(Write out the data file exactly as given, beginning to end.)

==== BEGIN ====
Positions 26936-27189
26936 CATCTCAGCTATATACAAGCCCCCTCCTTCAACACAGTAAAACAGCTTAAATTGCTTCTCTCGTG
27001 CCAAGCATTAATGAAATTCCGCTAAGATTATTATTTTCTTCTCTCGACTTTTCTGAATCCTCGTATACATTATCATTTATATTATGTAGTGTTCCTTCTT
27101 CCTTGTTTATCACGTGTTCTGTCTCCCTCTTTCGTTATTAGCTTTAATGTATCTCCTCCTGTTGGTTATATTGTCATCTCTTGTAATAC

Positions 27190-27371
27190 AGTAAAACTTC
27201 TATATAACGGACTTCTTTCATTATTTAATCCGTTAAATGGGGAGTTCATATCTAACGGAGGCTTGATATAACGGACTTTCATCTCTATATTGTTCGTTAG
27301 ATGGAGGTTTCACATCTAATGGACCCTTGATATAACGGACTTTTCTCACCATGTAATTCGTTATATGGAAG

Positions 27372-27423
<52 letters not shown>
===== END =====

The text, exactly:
Positions 26936-27189
26936 CATCTCAGCTATATACAAGCCCCCTCCTTCAACACAGTAAAACAGCTTAAATTGCTTCTCTCGTG
27001 CCAAGCATTAATGAAATTCCGCTAAGATTATTATTTTCTTCTCTCGACTTTTCTGAATCCTCGTATACATTATCATTTATATTATGTAGTGTTCCTTCTT
27101 CCTTGTTTATCACGTGTTCTGTCTCCCTCTTTCGTTATTAGCTTTAATGTATCTCCTCCTGTTGGTTATATTGTCATCTCTTGTAATAC

Positions 27190-27371
27190 AGTAAAACTTC
27201 TATATAACGGACTTCTTTCATTATTTAATCCGTTAAATGGGGAGTTCATATCTAACGGAGGCTTGATATAACGGACTTTCATCTCTATATTGTTCGTTAG
27301 ATGGAGGTTTCACATCTAATGGACCCTTGATATAACGGACTTTTCTCACCATGTAATTCGTTATATGGAAG

Positions 27372-27423
<52 letters not shown>